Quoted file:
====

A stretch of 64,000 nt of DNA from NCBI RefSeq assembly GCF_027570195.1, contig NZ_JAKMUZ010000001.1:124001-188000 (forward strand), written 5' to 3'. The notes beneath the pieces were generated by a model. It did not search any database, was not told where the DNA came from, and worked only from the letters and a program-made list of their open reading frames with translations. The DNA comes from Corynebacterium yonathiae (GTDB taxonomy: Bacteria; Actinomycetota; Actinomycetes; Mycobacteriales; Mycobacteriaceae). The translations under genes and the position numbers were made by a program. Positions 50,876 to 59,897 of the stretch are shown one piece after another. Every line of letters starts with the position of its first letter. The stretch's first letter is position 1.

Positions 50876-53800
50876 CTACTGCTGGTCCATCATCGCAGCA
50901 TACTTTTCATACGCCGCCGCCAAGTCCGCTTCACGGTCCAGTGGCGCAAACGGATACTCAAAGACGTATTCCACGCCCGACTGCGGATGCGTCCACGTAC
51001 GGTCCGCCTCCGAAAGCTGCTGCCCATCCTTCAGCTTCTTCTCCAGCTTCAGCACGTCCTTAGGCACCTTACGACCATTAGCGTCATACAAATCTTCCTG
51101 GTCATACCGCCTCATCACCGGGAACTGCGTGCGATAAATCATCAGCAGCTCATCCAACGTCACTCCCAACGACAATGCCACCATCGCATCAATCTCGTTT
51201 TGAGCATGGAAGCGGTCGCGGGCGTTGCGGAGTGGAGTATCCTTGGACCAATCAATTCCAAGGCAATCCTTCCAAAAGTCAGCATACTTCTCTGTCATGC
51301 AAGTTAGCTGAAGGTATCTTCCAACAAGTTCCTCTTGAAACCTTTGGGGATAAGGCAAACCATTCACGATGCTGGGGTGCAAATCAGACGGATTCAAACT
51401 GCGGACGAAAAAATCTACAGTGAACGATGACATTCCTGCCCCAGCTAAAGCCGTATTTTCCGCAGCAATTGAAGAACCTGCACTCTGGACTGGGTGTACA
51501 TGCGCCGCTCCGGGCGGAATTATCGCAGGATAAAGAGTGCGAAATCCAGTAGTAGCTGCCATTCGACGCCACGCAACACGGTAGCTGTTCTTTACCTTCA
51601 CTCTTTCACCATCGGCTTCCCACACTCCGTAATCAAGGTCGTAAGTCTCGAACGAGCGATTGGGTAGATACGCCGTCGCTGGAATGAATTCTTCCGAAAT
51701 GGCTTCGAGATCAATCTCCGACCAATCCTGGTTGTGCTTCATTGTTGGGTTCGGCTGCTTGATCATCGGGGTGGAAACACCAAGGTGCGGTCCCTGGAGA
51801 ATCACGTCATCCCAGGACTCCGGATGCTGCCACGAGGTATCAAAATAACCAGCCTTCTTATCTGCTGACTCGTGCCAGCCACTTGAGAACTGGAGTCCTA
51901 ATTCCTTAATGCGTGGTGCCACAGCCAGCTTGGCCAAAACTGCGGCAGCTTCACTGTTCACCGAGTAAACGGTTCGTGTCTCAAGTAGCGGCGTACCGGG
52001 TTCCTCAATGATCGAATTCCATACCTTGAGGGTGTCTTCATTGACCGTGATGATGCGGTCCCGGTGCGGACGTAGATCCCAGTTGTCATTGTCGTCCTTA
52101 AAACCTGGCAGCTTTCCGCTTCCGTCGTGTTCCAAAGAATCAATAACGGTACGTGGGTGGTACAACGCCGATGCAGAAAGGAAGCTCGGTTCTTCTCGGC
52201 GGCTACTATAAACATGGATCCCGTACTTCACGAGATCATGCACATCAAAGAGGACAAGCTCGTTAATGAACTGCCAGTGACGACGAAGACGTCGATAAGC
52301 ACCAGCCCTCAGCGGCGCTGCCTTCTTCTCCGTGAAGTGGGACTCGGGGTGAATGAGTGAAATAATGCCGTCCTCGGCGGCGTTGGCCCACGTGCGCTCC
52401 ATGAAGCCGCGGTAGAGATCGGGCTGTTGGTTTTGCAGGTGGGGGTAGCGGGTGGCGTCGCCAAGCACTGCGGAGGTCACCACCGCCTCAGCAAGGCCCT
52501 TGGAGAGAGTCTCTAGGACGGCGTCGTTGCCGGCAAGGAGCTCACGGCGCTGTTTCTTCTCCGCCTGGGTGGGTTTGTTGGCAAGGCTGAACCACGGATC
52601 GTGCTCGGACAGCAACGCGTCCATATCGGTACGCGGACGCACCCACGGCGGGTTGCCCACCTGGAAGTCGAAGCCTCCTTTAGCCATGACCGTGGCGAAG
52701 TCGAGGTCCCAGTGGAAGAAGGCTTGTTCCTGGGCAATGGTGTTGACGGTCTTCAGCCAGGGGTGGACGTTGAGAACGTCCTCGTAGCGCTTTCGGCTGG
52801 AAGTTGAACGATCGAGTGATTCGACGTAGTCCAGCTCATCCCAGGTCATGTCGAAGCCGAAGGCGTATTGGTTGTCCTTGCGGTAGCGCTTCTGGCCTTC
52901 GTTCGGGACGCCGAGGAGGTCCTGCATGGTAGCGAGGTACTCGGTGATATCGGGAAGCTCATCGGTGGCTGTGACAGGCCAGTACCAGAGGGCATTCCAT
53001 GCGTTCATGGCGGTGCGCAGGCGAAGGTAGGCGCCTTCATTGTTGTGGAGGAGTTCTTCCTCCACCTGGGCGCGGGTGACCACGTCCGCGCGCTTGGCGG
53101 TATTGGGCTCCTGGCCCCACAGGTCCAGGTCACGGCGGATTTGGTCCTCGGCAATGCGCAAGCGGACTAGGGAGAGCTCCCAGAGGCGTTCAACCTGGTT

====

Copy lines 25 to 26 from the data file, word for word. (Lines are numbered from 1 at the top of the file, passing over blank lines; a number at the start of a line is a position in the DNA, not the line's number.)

53001 GCGTTCATGGCGGTGCGCAGGCGAAGGTAGGCGCCTTCATTGTTGTGGAGGAGTTCTTCCTCCACCTGGGCGCGGGTGACCACGTCCGCGCGCTTGGCGG
53101 TATTGGGCTCCTGGCCCCACAGGTCCAGGTCACGGCGGATTTGGTCCTCGGCAATGCGCAAGCGGACTAGGGAGAGCTCCCAGAGGCGTTCAACCTGGTT